The answer to that is an example of back-patching at its finest. For the first invocation of the SWITCH, the compiler generates exactly what is shown above. If it encounters a second invocation of the SWITCH, the compiler changes its strategy and fixes up both the code for the SWITCH declaration and first use of the SWITCH to use the new strategy. The fixed-up code for the SWITCH declaration will look like this:

SWITCH S ~ L1, L2, L3;  
    0000  LITC  0000  0000  
    0001  OPDC  0021  0106  
    0002  GEQ         0125  
    0003  OPDC  0021  0106  
    0004  LITC  0003  0014  
    0005  GTR         0225  
    0006  LOR         0215  
    0007  OPDC  0021  0106  
    0010  DUP         2025  
    0011  ADD         0101  
    0012  BFC         0231  
    0013  LITC  0017  0074  
    0014  RTS         1235
    0015  LITC  0034  0160  
    0016  RTS         1235
    0017  LITC  0035  0164  
    0020  RTS         1235
    0021  LITC  0036  0170  
    0022  RTS         1235  

and an invocation of the SWITCH will look like this:

J ~ 3;   GO TO S[J];
    0160  LITC  0003  0014
    0161  LITC  0026  0130
    0162  ISD         4121
    0163  OPDC  0026  0132
    0164  LITC  0021  0104
    0165  ISD         4121
    0166  OPDC  0032  0152
    0167  XRT         0061
    0170  LOD         2021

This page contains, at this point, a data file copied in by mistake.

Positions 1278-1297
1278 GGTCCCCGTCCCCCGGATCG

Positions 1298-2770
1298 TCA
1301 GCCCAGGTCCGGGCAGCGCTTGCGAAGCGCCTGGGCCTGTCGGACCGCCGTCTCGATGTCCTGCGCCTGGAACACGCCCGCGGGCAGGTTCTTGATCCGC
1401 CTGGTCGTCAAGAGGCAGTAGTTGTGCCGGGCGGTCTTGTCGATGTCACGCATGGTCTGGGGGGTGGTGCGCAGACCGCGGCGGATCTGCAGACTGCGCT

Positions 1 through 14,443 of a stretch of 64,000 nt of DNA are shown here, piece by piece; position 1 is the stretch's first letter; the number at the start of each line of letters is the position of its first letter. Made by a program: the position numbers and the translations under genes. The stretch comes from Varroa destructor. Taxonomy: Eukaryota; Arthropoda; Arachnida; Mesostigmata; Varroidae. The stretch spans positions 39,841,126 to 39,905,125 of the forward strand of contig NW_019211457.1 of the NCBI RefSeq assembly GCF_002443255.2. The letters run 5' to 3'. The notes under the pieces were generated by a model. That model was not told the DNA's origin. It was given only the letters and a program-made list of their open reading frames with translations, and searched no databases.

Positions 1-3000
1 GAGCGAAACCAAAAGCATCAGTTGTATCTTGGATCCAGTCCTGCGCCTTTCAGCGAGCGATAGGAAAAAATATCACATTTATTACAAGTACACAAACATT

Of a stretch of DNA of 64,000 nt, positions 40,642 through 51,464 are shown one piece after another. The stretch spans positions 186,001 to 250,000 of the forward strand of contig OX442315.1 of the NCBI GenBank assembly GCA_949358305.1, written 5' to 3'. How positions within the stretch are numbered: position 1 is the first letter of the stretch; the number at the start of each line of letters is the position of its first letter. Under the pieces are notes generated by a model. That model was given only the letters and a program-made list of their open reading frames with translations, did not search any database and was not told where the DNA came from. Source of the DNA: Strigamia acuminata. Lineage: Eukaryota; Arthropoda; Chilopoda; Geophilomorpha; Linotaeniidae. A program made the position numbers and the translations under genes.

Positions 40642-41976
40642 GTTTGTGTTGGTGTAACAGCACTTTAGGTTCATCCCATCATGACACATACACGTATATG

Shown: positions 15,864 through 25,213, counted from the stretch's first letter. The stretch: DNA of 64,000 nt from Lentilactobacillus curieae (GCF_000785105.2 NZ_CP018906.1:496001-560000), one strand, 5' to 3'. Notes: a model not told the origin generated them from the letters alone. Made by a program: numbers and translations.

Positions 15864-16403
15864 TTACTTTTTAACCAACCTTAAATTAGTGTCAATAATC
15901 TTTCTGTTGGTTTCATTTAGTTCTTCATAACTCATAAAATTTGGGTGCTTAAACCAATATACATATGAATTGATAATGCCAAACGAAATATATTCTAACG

0171  BFW         4231
    0172  NOP         0055

The differences from the original code are shown in red. What the compiler has done is convert the code for the SWITCH into a subroutine.
  • It is not shown here, but the compiler also allocates four additional PRT locations to hold Program Control Words (PCWs) for the entry point to the subroutine that SWITCH S has become and the locations of the labels L1, L2, and L3. Like all control words for the B5500, these will have their high-order (flag) bit set. The branch syllables are sensitive to the flag bit and can accept either an integer offset or a PCW on the top-of-stack as a branch destination. Executing an OPDC that references a PCW results in a subroutine call to that code location (OPDC is the do-it-all kid -- it will also index arrays if its top-of-stack operand is a data descriptor).